The newly developed algorithms identified an extra 66% of epilepsy-related admissions when compared to just using the primary diagnosis code, now capturing more accurate average length of stay.
Epilepsy and seizures are the most common neurological reason for emergency presentations at hospital. They account for 1.5% of emergency admissions, and a similar number are discharged from the emergency department without admission. Many seizure admissions are preventable and improvements in care are needed. NICE guidelines recommend that patients experiencing their first-ever seizure should be seen in a seizure clinic within two weeks but this is rarely the case.
What the NWC CHC team did:
Developed a new algorithm to identify epilepsy-related seizure admissions, which went beyond the traditional approach of just using the primary diagnostic position. The NWC CHC used routinely collected hospital data to assess the impact of interventions such as the Walton Seizure Pathway and the Care After Presenting with Seizures (CAPS) Project and monitor the effect of these interventions on health inequalities.
Geographical data was analysed to allow patterns of high admissions rates to be identified and fed back to CCGs within Cheshire and Merseyside; this led to the planning of community-based epilepsy clinics.
Analysed routinely collected hospital data to identify unnecessary CT scans, highlighting inadequate coordination in care and leadership, wasted resources, and unnecessary exposure of patients to radiation.
As a result of these activities, the NWC CHC achieved:
Identification of an extra 66% of epilepsy-related admissions when compared to just using the primary diagnosis code. This cohort is more representative of the seizure population than those reported by other national groups, for instance, capturing a more accurate average length of stay.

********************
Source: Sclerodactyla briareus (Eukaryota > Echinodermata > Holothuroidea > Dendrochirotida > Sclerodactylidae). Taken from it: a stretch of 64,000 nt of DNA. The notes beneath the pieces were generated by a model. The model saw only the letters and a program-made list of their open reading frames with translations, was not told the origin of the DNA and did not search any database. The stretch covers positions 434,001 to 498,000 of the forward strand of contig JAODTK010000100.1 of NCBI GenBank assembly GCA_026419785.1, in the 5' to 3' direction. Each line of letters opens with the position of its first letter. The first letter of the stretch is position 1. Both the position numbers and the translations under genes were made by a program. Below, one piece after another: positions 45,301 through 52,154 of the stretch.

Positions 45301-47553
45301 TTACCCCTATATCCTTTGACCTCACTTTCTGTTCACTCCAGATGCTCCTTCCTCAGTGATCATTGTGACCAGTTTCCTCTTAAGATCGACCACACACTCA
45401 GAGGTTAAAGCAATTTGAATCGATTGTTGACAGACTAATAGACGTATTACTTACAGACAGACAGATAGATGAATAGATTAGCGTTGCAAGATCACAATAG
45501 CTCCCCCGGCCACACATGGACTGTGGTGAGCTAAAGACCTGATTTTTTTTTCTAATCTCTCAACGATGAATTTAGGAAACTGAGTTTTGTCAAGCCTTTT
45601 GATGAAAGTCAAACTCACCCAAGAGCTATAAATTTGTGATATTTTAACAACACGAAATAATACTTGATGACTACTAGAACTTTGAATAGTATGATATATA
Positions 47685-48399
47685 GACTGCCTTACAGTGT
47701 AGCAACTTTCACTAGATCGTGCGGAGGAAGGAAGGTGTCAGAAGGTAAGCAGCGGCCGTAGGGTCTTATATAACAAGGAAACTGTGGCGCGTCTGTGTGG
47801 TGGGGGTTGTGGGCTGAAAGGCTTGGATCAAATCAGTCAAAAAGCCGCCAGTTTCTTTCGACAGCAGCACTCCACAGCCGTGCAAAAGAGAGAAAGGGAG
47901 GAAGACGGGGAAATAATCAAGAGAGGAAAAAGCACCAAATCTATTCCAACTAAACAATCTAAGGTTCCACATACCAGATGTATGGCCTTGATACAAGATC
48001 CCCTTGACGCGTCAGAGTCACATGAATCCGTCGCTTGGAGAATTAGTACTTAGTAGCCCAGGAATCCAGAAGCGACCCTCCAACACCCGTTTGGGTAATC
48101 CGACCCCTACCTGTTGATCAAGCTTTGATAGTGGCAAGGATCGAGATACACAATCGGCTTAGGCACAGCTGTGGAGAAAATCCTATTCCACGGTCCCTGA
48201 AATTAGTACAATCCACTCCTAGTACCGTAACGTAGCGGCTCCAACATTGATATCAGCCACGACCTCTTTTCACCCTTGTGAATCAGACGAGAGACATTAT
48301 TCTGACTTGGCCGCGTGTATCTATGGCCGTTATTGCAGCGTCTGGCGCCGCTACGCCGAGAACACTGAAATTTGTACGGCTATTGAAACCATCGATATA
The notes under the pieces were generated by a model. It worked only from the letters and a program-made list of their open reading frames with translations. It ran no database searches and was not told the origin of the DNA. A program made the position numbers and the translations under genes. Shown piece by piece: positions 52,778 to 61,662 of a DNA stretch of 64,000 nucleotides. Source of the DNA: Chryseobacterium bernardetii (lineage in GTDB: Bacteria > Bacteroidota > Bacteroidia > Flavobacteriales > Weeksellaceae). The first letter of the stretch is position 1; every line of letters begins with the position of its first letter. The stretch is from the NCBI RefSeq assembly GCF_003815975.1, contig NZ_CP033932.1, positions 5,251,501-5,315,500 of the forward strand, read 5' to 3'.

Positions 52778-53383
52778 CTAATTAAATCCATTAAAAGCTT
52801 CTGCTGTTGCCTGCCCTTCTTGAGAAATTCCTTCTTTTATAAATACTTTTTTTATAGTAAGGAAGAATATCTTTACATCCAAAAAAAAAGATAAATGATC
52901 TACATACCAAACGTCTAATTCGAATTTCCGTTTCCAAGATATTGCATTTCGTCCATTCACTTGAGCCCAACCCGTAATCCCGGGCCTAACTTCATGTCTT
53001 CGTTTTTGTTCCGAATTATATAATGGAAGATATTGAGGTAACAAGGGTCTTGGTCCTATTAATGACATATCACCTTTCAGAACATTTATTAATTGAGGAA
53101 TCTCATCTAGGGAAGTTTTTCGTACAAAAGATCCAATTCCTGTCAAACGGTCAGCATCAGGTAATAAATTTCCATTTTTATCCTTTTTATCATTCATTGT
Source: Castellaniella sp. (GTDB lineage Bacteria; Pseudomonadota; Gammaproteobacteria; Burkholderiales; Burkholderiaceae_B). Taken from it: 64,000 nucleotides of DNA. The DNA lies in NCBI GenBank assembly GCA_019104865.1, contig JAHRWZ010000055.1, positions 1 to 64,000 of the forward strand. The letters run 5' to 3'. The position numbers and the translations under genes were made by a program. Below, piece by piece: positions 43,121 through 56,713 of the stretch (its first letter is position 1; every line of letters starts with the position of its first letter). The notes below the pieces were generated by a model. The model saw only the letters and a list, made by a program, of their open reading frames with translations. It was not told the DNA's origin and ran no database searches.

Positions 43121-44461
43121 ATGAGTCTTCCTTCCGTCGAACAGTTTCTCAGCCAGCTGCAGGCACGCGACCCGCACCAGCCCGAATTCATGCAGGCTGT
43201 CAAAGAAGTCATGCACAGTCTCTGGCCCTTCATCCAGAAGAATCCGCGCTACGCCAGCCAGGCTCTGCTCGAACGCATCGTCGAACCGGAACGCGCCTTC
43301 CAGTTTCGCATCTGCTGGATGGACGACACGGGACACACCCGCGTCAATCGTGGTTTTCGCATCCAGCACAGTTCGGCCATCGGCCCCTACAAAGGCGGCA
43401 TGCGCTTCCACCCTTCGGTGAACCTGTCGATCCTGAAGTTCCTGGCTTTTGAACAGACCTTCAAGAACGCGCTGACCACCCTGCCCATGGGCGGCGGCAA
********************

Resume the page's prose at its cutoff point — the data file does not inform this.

Analysis of data showed that since the instigation of the Walton Seizure Pathway, the odds of getting a neurology referral within 3 months of a seizure admission were increased by 28% for those already known to the service, and by 48% for those newly identified. A further increase in the odds was observed for hospitals where nurses were employed part-time to facilitate referrals (by 105% for newly identified cases).
South Sefton CCG used geographical data relating to the source of epilepsy admissions to plan community-based epilepsy clinics, run in a local GP surgery by a Walton Centre neurologist.
Adoption of the NWC CHC algorithm at a national level including by the National Neurology Advisory Group (NNAG), and the NHSE Epilepsy Specialist Commissioning Review.
The GIRFT neurology group gained insights from the work undertaken by the NWC CHC team on using routine data to identify admissions and calculate referral rates, and now use the 3-month referral rate as a key metric on which to measure hospital performance.
The epilepsy pathway work also led to the PED4PED project, funded by MRC/ HDRUK, which aims to provide paramedics with access to epilepsy care records from secondary care in order to inform decisions about conveyance and immediate care.
Case study : New investment with the PED4PED Project – People with Epilepsy Sharing Data for Care with Paramedics and the Emergency Department .
PED4PED connects patient information from GPs, hospitals and ambulance services in the North West Coast and makes it available to paramedics and A&E staff when they are called to epilepsy patients requiring urgent care. It builds on the work by Connected Health Cities in the North West Coast, to transform health services by improving access to patient data. Working together are the Innovation Agency, University of Liverpool, Liverpool Health Partners, North West Ambulance Service NHS Trust, The Walton Centre NHS Foundation Trust, Royal Liverpool and Broadgreen University Hospitals NHS Trust, Alder Hey Children’s NHS Foundation Trust, Epilepsy Action and Forcare.
“By making additional information accessible for our ambulance clinicians, they will be able to make more informed decisions based on the patient’s medical history. This means that if the patient could benefit more from care in the community, unnecessary A&E admissions can be avoided which in turn will free up vital emergency resources.” Mike Jackson , Chief Consultant Paramedic , North West Ambulance Service NHS Trust